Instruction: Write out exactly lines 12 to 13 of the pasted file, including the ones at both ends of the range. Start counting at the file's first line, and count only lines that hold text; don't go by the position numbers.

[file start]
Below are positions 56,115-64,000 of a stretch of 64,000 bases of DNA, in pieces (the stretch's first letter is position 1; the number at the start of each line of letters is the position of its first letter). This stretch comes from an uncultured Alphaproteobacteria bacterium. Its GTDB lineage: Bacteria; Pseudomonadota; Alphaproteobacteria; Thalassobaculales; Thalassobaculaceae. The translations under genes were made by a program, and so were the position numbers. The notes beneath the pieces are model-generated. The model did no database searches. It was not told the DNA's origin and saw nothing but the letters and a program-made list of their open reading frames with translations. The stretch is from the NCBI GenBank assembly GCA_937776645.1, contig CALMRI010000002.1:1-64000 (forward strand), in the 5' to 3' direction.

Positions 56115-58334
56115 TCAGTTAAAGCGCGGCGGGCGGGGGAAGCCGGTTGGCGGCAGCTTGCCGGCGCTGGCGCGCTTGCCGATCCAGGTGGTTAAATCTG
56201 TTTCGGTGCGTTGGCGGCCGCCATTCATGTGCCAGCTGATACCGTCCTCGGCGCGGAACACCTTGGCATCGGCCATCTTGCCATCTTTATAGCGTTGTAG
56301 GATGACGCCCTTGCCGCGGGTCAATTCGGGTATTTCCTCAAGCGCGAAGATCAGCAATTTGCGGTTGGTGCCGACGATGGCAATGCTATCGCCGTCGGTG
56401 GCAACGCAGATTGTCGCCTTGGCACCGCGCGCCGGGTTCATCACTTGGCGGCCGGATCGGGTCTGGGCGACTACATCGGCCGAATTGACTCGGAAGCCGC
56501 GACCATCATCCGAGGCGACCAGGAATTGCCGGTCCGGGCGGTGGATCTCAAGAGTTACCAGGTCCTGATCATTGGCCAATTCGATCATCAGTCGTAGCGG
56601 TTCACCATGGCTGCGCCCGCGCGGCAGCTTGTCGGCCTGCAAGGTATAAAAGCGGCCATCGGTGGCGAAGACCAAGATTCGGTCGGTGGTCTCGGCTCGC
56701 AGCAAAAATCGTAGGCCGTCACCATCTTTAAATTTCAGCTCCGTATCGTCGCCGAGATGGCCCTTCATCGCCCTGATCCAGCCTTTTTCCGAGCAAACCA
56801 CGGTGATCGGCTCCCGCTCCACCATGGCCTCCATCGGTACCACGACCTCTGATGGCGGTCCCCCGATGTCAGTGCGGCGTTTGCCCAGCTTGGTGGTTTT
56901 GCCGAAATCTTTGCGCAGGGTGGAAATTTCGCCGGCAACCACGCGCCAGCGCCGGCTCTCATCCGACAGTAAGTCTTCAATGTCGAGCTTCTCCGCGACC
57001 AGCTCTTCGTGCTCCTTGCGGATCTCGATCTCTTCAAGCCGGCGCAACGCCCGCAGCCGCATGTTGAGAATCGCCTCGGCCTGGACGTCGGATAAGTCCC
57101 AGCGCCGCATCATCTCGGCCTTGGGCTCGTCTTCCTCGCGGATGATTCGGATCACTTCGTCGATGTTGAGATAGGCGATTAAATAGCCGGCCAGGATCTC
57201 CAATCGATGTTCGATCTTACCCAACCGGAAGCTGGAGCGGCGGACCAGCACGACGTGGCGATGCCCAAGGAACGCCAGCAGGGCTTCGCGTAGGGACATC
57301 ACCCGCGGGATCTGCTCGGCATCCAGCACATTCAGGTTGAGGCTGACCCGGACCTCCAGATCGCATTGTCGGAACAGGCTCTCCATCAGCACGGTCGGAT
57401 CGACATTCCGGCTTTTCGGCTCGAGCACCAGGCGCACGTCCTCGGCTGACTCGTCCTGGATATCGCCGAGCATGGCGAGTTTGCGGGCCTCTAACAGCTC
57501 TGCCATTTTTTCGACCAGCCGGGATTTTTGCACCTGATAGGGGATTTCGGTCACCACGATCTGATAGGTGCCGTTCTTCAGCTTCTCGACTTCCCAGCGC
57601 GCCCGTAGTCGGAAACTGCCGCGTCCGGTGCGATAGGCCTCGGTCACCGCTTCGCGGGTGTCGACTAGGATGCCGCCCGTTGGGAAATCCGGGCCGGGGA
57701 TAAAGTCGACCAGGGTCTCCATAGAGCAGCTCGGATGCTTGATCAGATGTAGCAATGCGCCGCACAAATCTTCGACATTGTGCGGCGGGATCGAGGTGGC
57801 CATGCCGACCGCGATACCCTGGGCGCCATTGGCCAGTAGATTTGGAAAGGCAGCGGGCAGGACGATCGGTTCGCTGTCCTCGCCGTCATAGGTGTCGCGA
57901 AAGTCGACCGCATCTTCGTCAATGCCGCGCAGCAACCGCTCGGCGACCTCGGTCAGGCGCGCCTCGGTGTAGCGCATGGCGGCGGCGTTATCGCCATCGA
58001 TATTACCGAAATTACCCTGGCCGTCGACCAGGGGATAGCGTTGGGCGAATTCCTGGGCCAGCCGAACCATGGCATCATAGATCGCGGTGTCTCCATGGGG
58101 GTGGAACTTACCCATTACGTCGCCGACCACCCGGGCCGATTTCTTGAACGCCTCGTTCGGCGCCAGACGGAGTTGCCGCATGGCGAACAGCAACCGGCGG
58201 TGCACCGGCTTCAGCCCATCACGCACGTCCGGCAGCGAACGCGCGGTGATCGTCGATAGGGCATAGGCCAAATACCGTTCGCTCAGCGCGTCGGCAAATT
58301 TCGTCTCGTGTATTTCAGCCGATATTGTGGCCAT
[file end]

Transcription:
57001 AGCTCTTCGTGCTCCTTGCGGATCTCGATCTCTTCAAGCCGGCGCAACGCCCGCAGCCGCATGTTGAGAATCGCCTCGGCCTGGACGTCGGATAAGTCCC
57101 AGCGCCGCATCATCTCGGCCTTGGGCTCGTCTTCCTCGCGGATGATTCGGATCACTTCGTCGATGTTGAGATAGGCGATTAAATAGCCGGCCAGGATCTC